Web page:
We tell powerful, inspiring stories through photography and offer a behind-the-scenes look at emerging and established photographers.
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- 03 - 16 - 13
Photographer Thorne Anderson went to Iraq in the months before the war. He said the country felt claustrophobic under Saddam Hussein's dictatorship and the war seemed inevitable, yet it still felt surreal when the bombing began.
- 03 - 15 - 13
After losing his leg on duty for the Iraqi Army, Hussein was told by his fiance's father that their wedding was off until Hussein had a prosthetic leg. Prospects for his marriage looked grim. But when the right person saw his story through Ali Arkady's photographs, the wounded veteran's luck turned around.
- 03 - 06 - 13
25 years ago, Billy Howard took portraits of people with HIV/AIDS at their homes around the U.S., then gave them a print and asked them to write what it was like to live with this disease. Some took months to get it back to Howard. One man took a year. He told Howard it was because it felt like he was writing his will.
- 02 - 20 - 13
Photography student Michael Anthony Schmidt takes the Staten Island Ferry at least three times a week to get to school. At first he was just people-watching, but about three months ago he started taking pictures of his fellow passengers. “It’s pretty wild,” he said. “The diversity is just incredible.”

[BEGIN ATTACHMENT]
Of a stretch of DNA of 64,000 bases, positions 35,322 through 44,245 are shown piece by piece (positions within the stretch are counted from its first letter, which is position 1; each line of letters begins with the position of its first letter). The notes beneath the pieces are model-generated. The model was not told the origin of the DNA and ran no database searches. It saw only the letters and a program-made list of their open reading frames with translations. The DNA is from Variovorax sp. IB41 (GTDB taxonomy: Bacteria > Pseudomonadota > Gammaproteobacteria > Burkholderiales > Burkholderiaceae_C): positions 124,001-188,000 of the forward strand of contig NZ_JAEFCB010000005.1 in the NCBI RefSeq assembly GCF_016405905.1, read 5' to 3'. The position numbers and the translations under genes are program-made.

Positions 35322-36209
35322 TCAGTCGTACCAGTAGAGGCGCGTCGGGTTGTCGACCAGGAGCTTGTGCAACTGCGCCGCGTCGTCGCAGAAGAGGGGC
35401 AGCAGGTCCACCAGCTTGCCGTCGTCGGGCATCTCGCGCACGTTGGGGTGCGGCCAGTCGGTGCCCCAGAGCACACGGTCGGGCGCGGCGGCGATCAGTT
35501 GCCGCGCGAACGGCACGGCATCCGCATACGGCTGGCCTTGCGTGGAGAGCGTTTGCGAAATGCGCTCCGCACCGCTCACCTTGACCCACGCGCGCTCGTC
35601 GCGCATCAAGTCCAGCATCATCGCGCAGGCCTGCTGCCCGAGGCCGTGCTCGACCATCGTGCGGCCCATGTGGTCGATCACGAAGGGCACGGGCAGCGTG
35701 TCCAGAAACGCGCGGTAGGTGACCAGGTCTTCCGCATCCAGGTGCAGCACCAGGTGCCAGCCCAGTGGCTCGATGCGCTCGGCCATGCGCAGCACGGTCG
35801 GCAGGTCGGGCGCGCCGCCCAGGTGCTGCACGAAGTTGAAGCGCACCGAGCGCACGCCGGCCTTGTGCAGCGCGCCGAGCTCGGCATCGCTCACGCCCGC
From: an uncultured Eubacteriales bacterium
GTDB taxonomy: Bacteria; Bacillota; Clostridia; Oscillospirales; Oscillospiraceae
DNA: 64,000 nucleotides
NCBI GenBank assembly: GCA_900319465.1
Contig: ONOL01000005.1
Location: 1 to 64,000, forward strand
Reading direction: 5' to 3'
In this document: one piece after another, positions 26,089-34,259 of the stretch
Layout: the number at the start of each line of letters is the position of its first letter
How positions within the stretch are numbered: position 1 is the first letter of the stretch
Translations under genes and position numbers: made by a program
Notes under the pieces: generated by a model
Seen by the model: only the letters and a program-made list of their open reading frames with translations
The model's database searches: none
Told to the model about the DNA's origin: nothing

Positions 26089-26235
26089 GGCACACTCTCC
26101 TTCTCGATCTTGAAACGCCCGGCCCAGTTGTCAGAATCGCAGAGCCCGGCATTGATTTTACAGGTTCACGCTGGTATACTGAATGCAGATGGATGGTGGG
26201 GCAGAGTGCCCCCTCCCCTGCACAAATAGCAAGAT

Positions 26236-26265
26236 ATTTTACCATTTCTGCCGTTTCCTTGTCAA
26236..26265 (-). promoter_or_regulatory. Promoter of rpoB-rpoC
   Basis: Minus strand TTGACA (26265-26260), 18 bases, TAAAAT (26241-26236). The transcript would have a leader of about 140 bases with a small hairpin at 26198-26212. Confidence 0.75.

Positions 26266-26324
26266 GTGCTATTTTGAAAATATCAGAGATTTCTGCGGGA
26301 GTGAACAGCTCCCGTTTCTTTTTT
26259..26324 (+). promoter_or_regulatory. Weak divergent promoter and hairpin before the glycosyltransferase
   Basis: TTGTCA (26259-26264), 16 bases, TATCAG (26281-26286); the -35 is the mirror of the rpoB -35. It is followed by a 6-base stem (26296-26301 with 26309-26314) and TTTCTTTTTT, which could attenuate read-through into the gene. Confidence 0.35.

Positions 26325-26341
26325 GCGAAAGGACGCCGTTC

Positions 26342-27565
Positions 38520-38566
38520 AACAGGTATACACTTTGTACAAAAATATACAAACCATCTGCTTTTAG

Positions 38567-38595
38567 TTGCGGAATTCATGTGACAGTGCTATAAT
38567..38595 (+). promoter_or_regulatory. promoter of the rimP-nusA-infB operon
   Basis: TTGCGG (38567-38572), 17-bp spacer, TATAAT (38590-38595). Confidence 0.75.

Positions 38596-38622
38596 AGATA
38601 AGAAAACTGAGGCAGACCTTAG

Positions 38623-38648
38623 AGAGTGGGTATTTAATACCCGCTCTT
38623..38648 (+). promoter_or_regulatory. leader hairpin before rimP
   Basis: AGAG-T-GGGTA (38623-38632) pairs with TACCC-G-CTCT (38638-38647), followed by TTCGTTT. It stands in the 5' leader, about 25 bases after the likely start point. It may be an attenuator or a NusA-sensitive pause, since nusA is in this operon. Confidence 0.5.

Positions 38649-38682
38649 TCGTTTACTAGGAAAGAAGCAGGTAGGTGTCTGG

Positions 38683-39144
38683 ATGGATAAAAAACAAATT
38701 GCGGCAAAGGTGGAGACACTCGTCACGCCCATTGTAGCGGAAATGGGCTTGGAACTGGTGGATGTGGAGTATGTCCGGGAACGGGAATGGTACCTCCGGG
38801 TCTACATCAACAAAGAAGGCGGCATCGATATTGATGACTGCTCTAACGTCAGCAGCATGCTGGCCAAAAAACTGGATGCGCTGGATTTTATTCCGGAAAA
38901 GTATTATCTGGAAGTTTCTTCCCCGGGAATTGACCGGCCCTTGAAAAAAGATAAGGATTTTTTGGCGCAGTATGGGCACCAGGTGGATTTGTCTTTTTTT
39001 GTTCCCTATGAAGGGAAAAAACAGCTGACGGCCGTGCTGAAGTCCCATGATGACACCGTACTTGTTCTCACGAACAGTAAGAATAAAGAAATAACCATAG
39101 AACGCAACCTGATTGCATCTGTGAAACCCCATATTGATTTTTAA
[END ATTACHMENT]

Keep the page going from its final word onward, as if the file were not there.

- 02 - 15 - 13
Heidi Lender had never liked guns, but since the guy she was dating collected guns, she decided she had to try to understand his draw to them. Lender took self-portraits with different guns. She then visited a shooting range to fire a rifle for the first time, using her self-portraits as targets.
- 02 - 01 - 13
Henry Grossman spent four years photographing The Beatles as they did everything from perform in concerts and pose for magazine covers to party late into the night and pour milk with bedhead in the morning. His never-before-seen photographs provide an intimate look at the pop culture icons.
- 01 - 18 - 13
Like many newspapers that once set agendas for their communities and brought in huge profits, The Philadelphia Inquirer is searching for revenue and relevance in today’s digital culture. Photographer Will Steacy has spent four years with unrestricted access to the people and machines running the paper.
- 01 - 07 - 13
When Israeli photographer Natan Dvir first visited New York City, the skyscrapers and larger-than-life advertisements overwhelmed him. Everything was branded. He had never seen billboards at ground level before and was struck by the juxtaposition between the giant advertisements and the pedestrians on the street.